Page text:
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2012-03-16

Paula Lerner Remembered: Emmy Award-Winning Photographer of Afghan Women

Guests

Rangina Hamidi, president of Kandahar Treasure, the first women-run business in Kandahar. After residing in the United States, she returned to her native Afghanistan shortly after the 9/11 attacks. Just this year, she came back to the U.S. due to the deteriorating safety situation in her homeland.

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Afghan businesswoman Rangina Hamidi remembers the late award-winning photographer Paula Lerner, who has died of breast cancer at the age of 52. Lerner was the principal photographer for the Emmy Award-winning project, "Behind the Veil: An Intimate Journey into the Lives of Kandahar’s Women Featuring Photography." "Even though she’s physically gone, I would urge more Americans to get involved the way Paula did, because Paula connected with the Afghan people — and, of course, there were women, but you can do that with the men, as well — on a level that none of the international military forces that have been there for more than 10 years could connect," Hamidi says. "Paula put behind all or any pre-notions of what Afghans are and really just gave her soul to the people by being present on a day-to-day, second-to-second basis and not being judgmental about what Afghans were or how Afghans are." [includes rush transcript]

Transcript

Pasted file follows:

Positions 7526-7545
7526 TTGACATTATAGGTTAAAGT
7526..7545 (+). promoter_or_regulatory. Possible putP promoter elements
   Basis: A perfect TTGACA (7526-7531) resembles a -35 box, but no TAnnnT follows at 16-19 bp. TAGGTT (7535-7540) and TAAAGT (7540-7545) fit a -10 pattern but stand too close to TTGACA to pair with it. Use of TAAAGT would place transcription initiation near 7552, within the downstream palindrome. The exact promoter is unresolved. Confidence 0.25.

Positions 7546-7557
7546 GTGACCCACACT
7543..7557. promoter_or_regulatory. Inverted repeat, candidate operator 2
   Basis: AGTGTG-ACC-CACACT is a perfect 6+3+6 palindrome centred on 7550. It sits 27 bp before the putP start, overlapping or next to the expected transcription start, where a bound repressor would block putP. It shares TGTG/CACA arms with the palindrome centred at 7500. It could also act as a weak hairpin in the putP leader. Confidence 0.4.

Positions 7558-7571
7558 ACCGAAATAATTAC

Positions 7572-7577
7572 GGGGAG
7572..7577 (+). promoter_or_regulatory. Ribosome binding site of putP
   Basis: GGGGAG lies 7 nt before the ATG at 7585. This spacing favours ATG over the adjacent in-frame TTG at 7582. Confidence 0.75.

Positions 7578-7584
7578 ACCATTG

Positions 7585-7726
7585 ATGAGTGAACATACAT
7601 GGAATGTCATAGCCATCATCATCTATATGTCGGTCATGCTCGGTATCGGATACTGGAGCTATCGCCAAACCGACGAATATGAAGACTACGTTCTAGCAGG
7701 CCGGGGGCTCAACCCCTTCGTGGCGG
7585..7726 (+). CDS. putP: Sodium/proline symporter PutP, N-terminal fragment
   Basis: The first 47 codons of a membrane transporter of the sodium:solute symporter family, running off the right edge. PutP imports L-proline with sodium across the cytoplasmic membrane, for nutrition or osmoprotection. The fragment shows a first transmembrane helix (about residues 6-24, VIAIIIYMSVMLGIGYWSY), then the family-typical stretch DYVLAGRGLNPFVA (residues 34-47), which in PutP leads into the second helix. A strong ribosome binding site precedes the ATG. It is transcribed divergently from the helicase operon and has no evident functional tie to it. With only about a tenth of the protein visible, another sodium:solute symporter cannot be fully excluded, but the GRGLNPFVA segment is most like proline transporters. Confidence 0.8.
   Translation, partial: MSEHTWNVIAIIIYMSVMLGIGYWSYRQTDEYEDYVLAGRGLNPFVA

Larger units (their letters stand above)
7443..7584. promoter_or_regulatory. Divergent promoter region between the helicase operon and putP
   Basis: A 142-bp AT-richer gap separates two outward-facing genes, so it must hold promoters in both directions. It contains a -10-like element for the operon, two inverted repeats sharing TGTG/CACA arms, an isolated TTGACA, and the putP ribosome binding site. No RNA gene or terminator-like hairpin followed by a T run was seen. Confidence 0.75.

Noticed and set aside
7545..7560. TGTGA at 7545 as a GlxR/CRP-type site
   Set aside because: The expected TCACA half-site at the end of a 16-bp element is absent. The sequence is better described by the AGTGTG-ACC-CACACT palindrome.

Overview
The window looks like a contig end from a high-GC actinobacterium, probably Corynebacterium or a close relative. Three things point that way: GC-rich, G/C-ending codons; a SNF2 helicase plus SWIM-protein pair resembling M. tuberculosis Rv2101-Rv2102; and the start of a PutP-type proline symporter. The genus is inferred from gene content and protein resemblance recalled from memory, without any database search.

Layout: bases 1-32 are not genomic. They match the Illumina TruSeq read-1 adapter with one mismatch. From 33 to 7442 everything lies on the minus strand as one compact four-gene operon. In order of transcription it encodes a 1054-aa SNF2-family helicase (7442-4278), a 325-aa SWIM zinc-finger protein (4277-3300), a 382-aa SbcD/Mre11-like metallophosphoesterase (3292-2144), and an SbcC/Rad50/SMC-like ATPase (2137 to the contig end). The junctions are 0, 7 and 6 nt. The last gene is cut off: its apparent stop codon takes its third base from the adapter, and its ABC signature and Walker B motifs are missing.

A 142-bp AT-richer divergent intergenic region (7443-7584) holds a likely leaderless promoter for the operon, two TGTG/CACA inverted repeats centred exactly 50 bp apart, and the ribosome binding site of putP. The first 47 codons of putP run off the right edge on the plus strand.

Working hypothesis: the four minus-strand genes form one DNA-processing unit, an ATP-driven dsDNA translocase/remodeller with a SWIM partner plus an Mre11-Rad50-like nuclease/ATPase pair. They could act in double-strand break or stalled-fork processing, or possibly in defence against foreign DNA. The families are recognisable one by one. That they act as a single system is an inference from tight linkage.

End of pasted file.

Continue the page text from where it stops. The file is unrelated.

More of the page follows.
This is a rush transcript. Copy may not be in its final form.

AMY GOODMAN: Rangina, for—we only have a few seconds, but your thoughts on Paula Lerner, the great Boston photographer who spent so much time with you and other women in Kandahar, won an Emmy for her work, who just died last week of breast cancer? Your thoughts?

RANGINA HAMIDI: We need—and thank you for bringing that up, because we need more of Paula Lerners. Even though she’s physically gone, I would urge more Americans to get involved the way Paula did, because Paula connected with the Afghan people—and, of course, there were women, but you can do that with the men, as well—on a level that none of the international military forces that have been there for more than 10 years could connect, because Paula put behind all or any pre-notions of what Afghans are and really just gave her soul to the people by being present on a day-to-day, second-to-second basis and not being judgmental about what Afghans were or how Afghans are. Paula really connected with the people of Afghanistan in a way that I’ve not seen anybody in my nine years of presence in Kandahar.

You know, one short story was that when she was in Kandahar with the women, the women started singing to her with her goodbye—during her goodbye party, and then Paula also sang a song to them in English. They both started crying, without understanding a word of what each was saying to the other, because they connected on a way, through music, which is a very cultural thing, that doesn’t exist in other forms. And so, Paula will always be remembered not only by me, who was a dear and best friend, but by the many hundreds of women and men in Afghanistan who met her. And we need more of Paula Lerners, the American citizens like Paula Lerners, to connect with Afghanistan, and not [inaudible] military.

AMY GOODMAN: Rangina Hamidi, I want to thank you very much for being with us, president of Kandahar Treasure, the first women-run business in Kandahar. We are linking to the interview we did with you when you were in Kandahar two years ago, showing Paula Lerner’s photos. You can go to democracynow.org. Thank you so much.

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